For the last ten years or so I’ve been trying to teach my mother the following joke:
Bloke 1: Did you hear about the man who drowned in a bowl of muesli?
Bloke 2: No.
Bloke 1: Apparently he was dragged down by a strong current.
Unfortunately her brain works differently from most people and she feels compelled (mostly at parties) to blurt out variations on ‘Did you hear about the current…oh…forget that bit…did you…something about muesli…erm…oh…etc.’
Similarly the joke ‘Two seals walk into a club,’ transmogrifies as ‘There’s a club…no, not a club – a seal cub…a seal walks into a bar…not a bar…a club.’
I’ve written before about accidentally typing ‘retards’ instead of ‘regards’ on letters to publishers. I have now superseded this with a phone pitch that went:
‘Hi, I’m ringing to enquire as to whether you’re taking on any new authors?’
‘That was a very wordy introduction. I hope you’re writing is better.’
‘Don’t be – goodbye.’
I’m writing this entry on a scrap of paper, six hours into a hellish British Rail-hilariously detouring-replacement bus-journey between Stafford and Reading – stranded in Watford of all places (nowhere near either!) The idea of the trip had been to get a much needed break from endless commuting – A plan now well and truly knackered.
‘Frustration’ is very much the word of the moment – bored with corporate life, unable to get any literary body to recognise my work for the undiscovered work of genius it so clearly is (!) and watching as the slowest, most jam-packed train in the world pootles down the track whilst a woman next to me rips into to her husband on the phone; chastising him for not being a mind-reader and getting the evening meal ready too early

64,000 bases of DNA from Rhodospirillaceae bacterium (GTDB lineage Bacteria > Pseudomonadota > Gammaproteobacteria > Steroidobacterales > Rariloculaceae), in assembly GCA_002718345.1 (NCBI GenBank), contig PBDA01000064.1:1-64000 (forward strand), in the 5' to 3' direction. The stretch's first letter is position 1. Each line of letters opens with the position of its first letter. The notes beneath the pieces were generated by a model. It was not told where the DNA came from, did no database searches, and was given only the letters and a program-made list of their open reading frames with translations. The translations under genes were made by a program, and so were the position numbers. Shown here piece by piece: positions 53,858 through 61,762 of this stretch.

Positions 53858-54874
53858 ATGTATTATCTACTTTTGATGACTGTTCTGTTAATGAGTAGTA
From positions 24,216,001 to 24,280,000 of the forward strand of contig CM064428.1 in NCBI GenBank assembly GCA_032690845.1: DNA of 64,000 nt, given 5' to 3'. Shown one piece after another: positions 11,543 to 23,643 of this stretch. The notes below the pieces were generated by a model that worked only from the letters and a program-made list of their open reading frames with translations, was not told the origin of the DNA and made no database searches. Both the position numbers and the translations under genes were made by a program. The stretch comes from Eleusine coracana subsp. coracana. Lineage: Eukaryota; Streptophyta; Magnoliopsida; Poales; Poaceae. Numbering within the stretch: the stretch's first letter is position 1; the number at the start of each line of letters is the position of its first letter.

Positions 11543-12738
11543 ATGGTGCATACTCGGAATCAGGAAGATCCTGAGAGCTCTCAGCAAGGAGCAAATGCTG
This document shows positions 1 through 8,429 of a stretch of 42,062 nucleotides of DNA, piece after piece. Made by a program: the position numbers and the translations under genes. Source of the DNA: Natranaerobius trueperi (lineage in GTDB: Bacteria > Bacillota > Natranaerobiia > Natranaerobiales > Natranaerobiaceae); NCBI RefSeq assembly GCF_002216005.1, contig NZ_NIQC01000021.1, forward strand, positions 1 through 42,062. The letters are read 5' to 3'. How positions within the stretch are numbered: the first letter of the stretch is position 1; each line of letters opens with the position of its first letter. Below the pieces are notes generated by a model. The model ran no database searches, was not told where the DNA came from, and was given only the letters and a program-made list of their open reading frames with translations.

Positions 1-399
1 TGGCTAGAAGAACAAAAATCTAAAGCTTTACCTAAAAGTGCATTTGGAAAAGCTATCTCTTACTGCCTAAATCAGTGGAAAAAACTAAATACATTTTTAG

What to do?
I’ve used the trip to start writing in earnest again for the first time in about three months – a story based on a phrase my father used to say in the eighties – ‘We’ll take anyone here – the sick, the lame and the criminally insane.’
There’s nothing more frustrating than when the words won’t come, and by contrast, nothing more elating than when they do.
Having garnered some much needed inspiration, I now feel better prepared to endure the final five legs of my journey, and am less likely to take a member of staff hostage and barter their life in exchange for a refund…
There’s a large bill-board in Southwark that’s been devoid of advertising for well over a month now. Each morning as I walk past it taunts…
“…You should fly-poster me…go get a marker pen and scrawl ‘I’m so good I want to read myself‘ in massive letters…Come on Cororan…where’s your backbone?”
The problem is that the bill-board is visible from the office in which I work. In any other circumstance this would be a good thing (as opposed to career limiting).
Now, I’m not in the habit of receiving messages from inanimate objects, although I once wrote a short story about a woman who did (e.g. grass screaming ‘Nooo, don’t cut me!’ Coffee mug shouting ‘Don’t pour that liquid in me – It’s hot, hot, HOT!’)
I’ve been interviewing recently for a Project Management role. The last question I ask is always ‘what are your hobbies?’ I do this for two reasons i. No one puts them on their CV anymore, and ii. It gives a good insight into what a person is really like.
On one particular occasion the candidate replied with ‘scuba and sky-diving. I’m an adrenaline junkie and love danger and excitement.’
After the interview my colleagues and I agreed that the man in question was a nice, competent guy, and decided to offer him the job. The following morning he declined the role stating that he had been mugged outside the office, and that Southwark was too dangerous a place to work!
A few days later another candidate was asked the question ‘How do you deal with conflict?’ to which he replied ‘I don’t. I avoid it like the plague. I’m a politician. I weave around conflict.’